BTW, I will also be visiting Ichimi Ann for soba while in LA. I hope it will be similar to the freshly made soba I had in Japan.

Thanks again for your help. I will share my dining experiences with you once I get to try these recommendations...which will be soon.

Exile Kiss said...

Hi gelato2005,

No really, you're giving me too much credit. :) I'm not much of a blip on the big Chowhound radar.

But I hope you enjoy your stay in LA and all the places you're going to try. :) If it's not on your list, for some great Kyoto-style Oden and delicious Yakitori, you should try Torihei. And down-to-earth, humble Izakaya fare (and just as delicious) at Izakaya Bincho. :) Take care~

DL said...

Hello Exile!

1.A quick note on the above conversation with gealto2005, Gelato be mindful that Sushi Wasabi is in South Orange County and quite a drive from Los Angeles(assuming this is where you are staying). Though it sounds like you may now be doing Kiriko which is a good call (and relatively affordable).

2. Exile, have you ever been to Sushi Hiko in West LA? I've never seen you mention it but it's one of my personal favorites for affordable Omakase. Would love to hear your thoughts.

3. Lastly, I finally made it over to Sushi Wasabi a couple of weeks back. What a treat - especially for OC. I also tried Ohshima in OC recently which elads me to my point. I find it interesting that some restaurants serve ONE piece of fish (per serving) with their Omakase offerings while others serve TWO (pieces per serving). Why is this and what should the norm (if one exists) be? Personally, while not as common, I kind of like ONE piece per serving because it allows me to try more varieties of fish, whereas I get full easily from two pieces and miss out on trying more. Would it be acceptable to ask for one piece only or would that be frowned upon?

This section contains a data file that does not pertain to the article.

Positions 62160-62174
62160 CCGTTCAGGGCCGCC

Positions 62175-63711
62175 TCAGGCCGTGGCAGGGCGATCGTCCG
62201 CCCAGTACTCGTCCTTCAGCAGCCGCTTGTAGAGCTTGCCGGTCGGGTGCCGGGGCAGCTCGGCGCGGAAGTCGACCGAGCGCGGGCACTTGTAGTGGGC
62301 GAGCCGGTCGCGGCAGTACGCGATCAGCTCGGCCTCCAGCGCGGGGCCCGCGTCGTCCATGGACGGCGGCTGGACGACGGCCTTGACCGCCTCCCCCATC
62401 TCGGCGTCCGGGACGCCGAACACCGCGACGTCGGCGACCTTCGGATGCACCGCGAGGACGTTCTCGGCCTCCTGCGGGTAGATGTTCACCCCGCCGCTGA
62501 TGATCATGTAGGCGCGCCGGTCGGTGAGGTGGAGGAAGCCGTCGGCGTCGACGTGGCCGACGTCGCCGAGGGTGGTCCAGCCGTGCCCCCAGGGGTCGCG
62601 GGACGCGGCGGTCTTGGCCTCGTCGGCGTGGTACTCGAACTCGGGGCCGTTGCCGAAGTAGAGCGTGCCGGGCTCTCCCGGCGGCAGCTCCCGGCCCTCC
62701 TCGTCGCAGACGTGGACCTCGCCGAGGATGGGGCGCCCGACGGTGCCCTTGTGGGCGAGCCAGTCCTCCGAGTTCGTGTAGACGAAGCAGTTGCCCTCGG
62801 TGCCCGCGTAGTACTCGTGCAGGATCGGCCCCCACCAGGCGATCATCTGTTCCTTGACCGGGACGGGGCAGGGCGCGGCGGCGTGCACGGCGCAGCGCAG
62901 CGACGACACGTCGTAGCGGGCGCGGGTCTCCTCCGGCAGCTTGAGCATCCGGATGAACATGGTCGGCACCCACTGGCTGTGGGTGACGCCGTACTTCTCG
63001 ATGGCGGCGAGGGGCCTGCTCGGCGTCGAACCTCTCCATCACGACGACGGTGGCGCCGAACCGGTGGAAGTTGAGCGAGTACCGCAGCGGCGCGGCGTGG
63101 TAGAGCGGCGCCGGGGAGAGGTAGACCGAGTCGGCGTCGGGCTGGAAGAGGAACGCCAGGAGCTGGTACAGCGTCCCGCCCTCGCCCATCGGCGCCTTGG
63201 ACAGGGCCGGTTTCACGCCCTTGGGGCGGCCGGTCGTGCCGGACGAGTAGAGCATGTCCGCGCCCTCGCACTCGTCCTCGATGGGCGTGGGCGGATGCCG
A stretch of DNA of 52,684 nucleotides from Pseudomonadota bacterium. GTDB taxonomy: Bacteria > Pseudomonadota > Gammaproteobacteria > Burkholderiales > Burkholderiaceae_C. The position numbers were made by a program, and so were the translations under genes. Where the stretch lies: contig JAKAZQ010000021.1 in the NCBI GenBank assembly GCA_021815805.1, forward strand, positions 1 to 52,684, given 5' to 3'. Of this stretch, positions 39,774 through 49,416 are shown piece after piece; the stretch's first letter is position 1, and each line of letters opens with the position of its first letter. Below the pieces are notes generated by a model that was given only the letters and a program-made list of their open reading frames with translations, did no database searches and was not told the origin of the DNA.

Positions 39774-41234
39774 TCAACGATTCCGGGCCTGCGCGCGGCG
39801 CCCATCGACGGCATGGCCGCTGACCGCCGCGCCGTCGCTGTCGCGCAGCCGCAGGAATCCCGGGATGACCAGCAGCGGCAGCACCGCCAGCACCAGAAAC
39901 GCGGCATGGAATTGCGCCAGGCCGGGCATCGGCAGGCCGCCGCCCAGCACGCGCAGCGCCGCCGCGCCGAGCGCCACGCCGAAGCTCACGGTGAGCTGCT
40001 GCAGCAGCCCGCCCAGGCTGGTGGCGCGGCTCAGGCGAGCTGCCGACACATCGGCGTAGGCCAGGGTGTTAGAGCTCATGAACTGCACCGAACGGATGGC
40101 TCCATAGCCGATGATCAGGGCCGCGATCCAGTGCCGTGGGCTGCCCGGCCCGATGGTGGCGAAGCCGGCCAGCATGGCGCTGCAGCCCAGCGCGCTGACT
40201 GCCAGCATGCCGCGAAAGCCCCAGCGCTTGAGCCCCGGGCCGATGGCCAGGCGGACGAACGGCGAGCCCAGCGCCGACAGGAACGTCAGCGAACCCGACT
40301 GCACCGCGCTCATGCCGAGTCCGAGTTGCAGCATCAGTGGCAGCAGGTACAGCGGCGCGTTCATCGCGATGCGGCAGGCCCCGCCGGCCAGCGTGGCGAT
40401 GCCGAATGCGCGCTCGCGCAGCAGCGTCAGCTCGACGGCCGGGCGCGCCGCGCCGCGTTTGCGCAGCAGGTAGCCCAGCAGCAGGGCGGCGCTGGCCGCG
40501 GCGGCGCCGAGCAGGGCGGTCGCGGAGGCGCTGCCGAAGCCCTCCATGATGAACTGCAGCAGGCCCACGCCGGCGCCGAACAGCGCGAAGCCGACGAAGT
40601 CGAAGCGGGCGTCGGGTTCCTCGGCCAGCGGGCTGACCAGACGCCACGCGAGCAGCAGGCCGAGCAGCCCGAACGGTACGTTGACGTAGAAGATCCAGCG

Thanks, as always - keep up the good work.

Exile Kiss said...

Hi DL,

Thanks for the great insight and thoughts. :)

Sushi Hiko? It's on my ever-expanding list of places to visit, so hopefully soon. With your enthusiastic recommendation, it just got raised a few notches. :)

As for 1 vs. 2 pieces, it's a chef's choice as far as I can tell. Like you, I enjoy 1 piece to enjoy variety more. :)

If something is that amazing, at the end of the meal (if I have room (^_~)) I'll ask for 1 more. :)